ILWS - Charles Sturt University
ILWS - Charles Sturt University

Native and invasive fish dispersal, spawning and trophic dynamics during a managed river-floodplain connection.  (2018-2019)

Investigators/researchers

Dr Keller Kopf, Associate Professor Skye Wassens, and Luke McPhan

Funding

CEWO, $236,787

Research Theme

Environmental Water

Description

Floodplains are critical habitats for native fish.  They provide highly productive nursery habitat and food to support reproduction and recruitment.  For this project, researchers are evaluating how a managed connection of the Murrumbidgee river with its floodplain influences the food resources available to native and invasive fish.

Since the diet of fish is reflected in isotope and fatty acid concentrations of their tissues, they are using these analyses to identify the food resources supporting fish reproduction, growth and recruitment.

Researchers began monitoring the effects of an environmental water delivery in September 2018, across the floodplain to Tala and Yanga Lakes on the lower Murrumbidgee River.  The environmental water delivery was aimed at supporting native fish and waterbirds in the floodplain system. The lakes are also home to other native fauna including freshwater shrimp, frogs, snakes and turtles.

The area had had less than 80 mm of rain since January 2018 and Yanga National Park was one of a few sites selected to receive Commonwealth water for the environment in 2018. During the drought period, it was identified as a priority site that needed protection, to build resilience so that native fish and other wildlife can recover when the dry conditions ease.

Starting in 2018, tissue samples were collected from a range of fish species around the Murray-Darling and analyses of nitrogen and carbon isotopes were used to estimate the trophic position of the fish community. This one year project served as a pilot study to test the feasibility and utility of using a trophic position indicator as a tool for annual monitoring of long-term ecosystem changes in the Murray-Darling.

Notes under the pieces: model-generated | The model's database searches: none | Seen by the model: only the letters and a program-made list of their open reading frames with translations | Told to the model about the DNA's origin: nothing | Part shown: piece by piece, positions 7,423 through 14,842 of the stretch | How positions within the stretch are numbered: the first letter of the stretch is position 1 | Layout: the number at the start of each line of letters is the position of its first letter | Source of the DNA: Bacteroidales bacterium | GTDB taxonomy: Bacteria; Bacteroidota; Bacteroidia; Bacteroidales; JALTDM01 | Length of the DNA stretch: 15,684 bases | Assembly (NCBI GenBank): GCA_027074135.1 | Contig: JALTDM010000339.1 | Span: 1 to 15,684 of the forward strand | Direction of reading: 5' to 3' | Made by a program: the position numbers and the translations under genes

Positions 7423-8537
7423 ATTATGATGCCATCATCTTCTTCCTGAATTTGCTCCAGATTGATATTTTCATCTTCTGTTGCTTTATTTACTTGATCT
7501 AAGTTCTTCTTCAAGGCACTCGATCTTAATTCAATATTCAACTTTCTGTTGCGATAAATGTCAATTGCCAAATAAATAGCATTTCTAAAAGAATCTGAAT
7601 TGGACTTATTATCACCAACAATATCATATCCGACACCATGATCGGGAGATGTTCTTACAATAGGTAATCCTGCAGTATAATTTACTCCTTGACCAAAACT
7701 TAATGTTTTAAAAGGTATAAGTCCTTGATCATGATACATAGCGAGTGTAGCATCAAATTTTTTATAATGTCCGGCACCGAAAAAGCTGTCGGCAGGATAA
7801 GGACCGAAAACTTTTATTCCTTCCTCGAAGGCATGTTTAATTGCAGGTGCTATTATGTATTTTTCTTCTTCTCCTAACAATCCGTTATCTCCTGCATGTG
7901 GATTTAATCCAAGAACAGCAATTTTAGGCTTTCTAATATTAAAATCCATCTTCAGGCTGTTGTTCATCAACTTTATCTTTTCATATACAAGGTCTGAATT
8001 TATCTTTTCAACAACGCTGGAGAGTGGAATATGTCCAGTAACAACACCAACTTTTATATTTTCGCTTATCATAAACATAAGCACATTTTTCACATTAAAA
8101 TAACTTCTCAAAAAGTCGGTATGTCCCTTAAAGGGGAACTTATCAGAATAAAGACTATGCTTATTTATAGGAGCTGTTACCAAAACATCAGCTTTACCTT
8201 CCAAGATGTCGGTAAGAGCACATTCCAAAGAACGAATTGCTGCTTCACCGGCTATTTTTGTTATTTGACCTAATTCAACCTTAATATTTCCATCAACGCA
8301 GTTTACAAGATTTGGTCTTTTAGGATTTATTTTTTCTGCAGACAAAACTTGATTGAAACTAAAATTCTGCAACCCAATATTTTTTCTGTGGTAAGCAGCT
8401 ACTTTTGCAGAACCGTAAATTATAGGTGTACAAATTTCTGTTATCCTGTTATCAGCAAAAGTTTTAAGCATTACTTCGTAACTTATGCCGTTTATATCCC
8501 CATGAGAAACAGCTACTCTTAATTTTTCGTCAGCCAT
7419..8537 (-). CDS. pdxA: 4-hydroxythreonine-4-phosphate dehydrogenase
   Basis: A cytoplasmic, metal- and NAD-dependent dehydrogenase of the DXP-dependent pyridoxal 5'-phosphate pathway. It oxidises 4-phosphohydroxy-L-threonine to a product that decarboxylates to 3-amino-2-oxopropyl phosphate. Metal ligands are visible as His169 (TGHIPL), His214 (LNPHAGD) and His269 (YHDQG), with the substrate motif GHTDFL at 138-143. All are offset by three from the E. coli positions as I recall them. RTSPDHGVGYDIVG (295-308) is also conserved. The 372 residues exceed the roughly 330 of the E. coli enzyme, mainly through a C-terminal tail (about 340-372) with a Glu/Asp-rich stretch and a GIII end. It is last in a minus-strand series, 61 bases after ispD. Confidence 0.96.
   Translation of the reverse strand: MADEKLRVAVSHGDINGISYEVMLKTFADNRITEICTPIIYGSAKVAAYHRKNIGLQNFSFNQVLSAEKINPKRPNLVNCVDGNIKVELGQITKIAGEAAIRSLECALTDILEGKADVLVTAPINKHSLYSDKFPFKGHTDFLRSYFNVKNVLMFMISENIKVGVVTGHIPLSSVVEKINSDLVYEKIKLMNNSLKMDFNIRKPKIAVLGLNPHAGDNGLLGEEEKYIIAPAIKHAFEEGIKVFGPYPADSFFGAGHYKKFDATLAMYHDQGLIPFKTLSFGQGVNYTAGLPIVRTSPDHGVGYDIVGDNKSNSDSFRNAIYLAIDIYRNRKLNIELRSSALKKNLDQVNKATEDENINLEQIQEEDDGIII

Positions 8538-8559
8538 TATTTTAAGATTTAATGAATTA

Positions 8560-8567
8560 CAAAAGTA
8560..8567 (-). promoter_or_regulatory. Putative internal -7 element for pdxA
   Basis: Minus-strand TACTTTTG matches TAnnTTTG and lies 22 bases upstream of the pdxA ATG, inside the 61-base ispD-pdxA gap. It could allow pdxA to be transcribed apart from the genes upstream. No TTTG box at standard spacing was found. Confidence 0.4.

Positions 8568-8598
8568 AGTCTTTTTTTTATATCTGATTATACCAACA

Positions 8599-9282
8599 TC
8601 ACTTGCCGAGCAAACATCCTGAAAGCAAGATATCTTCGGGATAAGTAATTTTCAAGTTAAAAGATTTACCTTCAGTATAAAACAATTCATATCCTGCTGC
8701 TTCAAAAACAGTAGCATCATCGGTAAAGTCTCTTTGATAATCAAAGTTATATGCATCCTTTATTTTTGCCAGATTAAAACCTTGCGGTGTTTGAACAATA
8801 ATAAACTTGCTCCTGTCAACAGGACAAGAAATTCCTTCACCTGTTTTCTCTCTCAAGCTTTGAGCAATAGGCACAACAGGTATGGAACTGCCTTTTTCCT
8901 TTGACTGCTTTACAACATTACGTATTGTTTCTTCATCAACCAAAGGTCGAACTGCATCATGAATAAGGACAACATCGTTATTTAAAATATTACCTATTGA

Key findings of this monitoring included:

  • Golden perch spawning and recruitment most likely occurred from within the floodplain system rather than movement from the river system as indicated by stable isotope analyses and catch data.
  • Successful floodplain spawning and recruitment of golden perch was detected in Tala Creek and the hatch-dates of recruits over-lapped with environmental water delivery.
  • The diet of common carp and recruit stages of golden perch overlapped, suggesting that the two species are in competition for food resources provided by floodplain inundation.
  • Waterbird abundance increased a month after water for the environment connected to each of the lakes, Tala and Yanga.
  • Piscivorous (fish eating) birds were the most abundant functional group of waterbirds at both Tala and Yanga Lakes in all survey months, with Australian pelicans being the most abundant.
  • Waterbird abundance was the second highest since 2010 based on annual spring counts conducted by NSW Department of Planning, Industry and Environment.

Outputs

Kopf R.K., Wassens S., McPhan L., Dyer J., Maguire J., Spencer J., Amos C., Kopf S., Whiterod N. (2019) Native and invasive fish dispersal, spawning and trophic dynamics during a managed riverfloodplain connection. Commonwealth Environmental Water Office. Murrumbidgee Selected Area Final report, pp 1-49.

Outcomes

The project’s findings will be used in adaptive management actions to guide the timing and magnitude of environmental water delivery connections between river channels and floodplain ecosystems.

Contact

Dr R. Keller Kopf
email 

March 2020